Memories of Frosh Week
Colin Guthrie (BSc '04, MSc '07, PhD '13) looks back on his first venture into Uptown, in search of a bedsheet for the 1999 Frosh Week toga party
Colin Guthrie (BSc '04, MSc '07, PhD '13) looks back on his first venture into Uptown, in search of a bedsheet for the 1999 Frosh Week toga partyBy Colin Guthrie Office of Advancement
It's March outside my window in Ottawa as I watch the last of the snow melt from my lawn. I was asked to write about my memories as an undergrad at UWaterloo and so I indulge in some nostalgia. My thoughts drift back 20 years ago, to a warmer and intensely social time: Frosh Week, 1999. A hot and muggy week of drifting asleep to the honking of geese.
A signature event that week was the massive toga party on the V1 green and I found myself without a white bedsheet equal to my Romanesque physique. My plan was to wander towards Uptown Waterloo and find one somewhere. My friend Andrew joined me for moral support.
We started from Renison (my residence) and walked towards Ring Road past Health Services' quaint white cottage beside the small pond on Laurel Creek. The grassy field beside Biology 2 featured a few people lounging in the sun and tossing frisbees. Many an afternoon was spent in the years to come eating pizza on the Bomber patio next to that field.
We passed by Earth Sciences & Chemistry and above the Engineering Lecture Hall, which was still completely underground with bike racks and benches at ground level. There was nothing but grass and trees behind Grad House and South Campus Hall. We’d played an epic game of capture the flag there earlier that week.
Following the train tracks through Waterloo Park we passed the zoo. People called it the petting zoo, but the chain-link fences suggested more of a “look, but don't touch” kind of zoo. Leaving the park we were greeted by mostly empty space and fields around Erb, Caroline and Father David Bauer Drive.
There were many cool looking pubs and restaurants along King Street, but the Uptown of artisanal open-faced sandwiches and pour-over coffee was still a few years away. We looked through a military surplus store and another with bins full of recovered electronic parts. Princess Theatre and the bowling alley next door were there, of course. Jane Bond intrigued me—I soon aspired to be the kind of person who would hang out at a place like that (ten years later my wife-to-be and I would share our first date there).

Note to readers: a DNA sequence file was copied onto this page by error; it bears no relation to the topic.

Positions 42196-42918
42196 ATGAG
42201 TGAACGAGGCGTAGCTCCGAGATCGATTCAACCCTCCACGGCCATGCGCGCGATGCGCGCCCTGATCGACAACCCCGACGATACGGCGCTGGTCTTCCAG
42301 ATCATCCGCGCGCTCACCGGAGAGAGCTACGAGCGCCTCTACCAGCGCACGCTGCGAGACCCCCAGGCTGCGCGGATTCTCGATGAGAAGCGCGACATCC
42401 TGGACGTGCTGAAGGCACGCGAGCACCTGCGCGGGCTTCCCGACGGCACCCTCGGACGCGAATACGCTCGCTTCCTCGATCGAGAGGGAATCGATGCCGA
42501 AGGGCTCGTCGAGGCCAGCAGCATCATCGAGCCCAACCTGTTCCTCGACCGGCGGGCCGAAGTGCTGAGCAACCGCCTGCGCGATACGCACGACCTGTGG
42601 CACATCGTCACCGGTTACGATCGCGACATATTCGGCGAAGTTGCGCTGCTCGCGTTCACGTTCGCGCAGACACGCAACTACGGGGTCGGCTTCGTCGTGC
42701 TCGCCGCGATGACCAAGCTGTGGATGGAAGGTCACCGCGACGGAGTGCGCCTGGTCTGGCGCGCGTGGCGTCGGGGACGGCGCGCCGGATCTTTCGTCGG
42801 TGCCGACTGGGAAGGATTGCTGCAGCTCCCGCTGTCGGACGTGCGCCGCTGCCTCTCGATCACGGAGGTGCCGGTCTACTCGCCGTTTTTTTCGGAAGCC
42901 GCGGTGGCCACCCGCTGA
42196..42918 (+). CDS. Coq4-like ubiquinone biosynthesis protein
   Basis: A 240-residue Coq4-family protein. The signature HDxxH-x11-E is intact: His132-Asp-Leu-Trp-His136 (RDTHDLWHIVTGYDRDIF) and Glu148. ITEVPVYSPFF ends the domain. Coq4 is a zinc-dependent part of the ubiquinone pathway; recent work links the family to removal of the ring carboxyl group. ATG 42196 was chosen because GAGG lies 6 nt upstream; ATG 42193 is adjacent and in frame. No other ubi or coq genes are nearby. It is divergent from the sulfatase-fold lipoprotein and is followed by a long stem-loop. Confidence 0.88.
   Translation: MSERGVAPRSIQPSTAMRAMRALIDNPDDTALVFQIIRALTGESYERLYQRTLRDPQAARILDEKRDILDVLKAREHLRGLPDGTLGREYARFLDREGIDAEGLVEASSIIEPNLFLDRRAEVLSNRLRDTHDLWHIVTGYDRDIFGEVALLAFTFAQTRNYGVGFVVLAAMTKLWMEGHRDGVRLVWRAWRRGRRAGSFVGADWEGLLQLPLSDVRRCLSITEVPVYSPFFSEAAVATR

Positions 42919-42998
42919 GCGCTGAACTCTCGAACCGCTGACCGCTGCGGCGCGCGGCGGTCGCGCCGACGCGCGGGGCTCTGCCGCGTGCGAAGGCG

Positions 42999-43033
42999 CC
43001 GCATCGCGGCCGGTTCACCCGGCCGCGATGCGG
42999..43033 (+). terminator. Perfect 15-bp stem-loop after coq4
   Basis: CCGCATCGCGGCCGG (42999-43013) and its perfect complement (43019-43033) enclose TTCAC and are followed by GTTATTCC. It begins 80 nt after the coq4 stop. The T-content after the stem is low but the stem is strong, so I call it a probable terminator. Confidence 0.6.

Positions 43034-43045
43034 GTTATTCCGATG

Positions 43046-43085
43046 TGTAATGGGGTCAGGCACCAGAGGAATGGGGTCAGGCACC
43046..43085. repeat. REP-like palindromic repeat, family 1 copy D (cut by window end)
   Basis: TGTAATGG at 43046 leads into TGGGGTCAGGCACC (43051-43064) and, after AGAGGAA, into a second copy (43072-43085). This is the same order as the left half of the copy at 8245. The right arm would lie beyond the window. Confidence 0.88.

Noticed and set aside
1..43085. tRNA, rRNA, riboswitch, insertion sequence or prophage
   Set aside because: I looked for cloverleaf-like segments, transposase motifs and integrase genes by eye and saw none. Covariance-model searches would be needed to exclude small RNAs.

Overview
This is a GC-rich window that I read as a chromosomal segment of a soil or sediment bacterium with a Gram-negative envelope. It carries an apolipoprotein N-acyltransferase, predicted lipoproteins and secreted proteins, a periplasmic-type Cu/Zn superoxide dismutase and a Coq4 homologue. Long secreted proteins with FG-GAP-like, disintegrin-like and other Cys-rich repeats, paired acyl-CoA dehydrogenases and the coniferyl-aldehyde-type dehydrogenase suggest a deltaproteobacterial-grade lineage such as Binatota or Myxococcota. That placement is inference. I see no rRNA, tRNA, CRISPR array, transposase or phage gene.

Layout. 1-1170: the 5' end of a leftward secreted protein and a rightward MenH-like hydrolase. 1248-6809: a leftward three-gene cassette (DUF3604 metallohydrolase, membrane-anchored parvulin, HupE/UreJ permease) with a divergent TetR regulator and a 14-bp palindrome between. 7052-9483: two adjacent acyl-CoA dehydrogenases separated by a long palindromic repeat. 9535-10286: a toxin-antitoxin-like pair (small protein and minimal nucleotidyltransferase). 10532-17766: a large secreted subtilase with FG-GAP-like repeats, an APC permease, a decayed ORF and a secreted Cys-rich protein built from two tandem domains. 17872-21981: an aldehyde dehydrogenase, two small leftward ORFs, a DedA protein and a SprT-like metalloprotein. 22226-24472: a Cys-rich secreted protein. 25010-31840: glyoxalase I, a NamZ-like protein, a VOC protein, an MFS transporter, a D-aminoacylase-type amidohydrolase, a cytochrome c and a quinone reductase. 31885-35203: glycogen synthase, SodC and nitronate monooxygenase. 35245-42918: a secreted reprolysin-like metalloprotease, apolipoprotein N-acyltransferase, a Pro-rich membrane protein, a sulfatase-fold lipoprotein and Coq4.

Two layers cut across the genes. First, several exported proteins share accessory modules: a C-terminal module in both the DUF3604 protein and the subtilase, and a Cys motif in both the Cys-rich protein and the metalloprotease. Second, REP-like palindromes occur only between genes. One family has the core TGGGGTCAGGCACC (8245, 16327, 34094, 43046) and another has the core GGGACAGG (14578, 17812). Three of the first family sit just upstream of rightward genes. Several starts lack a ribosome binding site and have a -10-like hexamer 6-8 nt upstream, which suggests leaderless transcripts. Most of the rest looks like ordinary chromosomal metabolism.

We cut through the parking lot between the Duke of Wellington and Waterloo Town Square. That parking lot wrapped around the front of the mall and extended, along with the mall itself, almost all the way south to the church on William Street, where the LCBO is now. This original, bigger mall had everything you might need—Harvey's, BiWay and classy deals at Liquidation World.
The BiWay. Its iconic black and white logo sang its sweet siren song to me. The melody was discount and the lyrics were affordable. I scooped a white cotton queen sheet from a gigantic wire bin at the front of the store.
We returned to campus victorious. Appropriately attired, Andrew and I arrived in good time for the bacchanal, which was a totally okay experience. That same sheet is still with me today as a drop sheet for painting. Here's to old friends!
The University of Waterloo acknowledges that much of our work takes place on the traditional territory of the Neutral, Anishinaabeg and Haudenosaunee peoples. Our main campus is situated on the Haldimand Tract, the land granted to the Six Nations that includes six miles on each side of the Grand River. Our active work toward reconciliation takes place across our campuses through research, learning, teaching, and community building, and is centralized within our Indigenous Initiatives Office.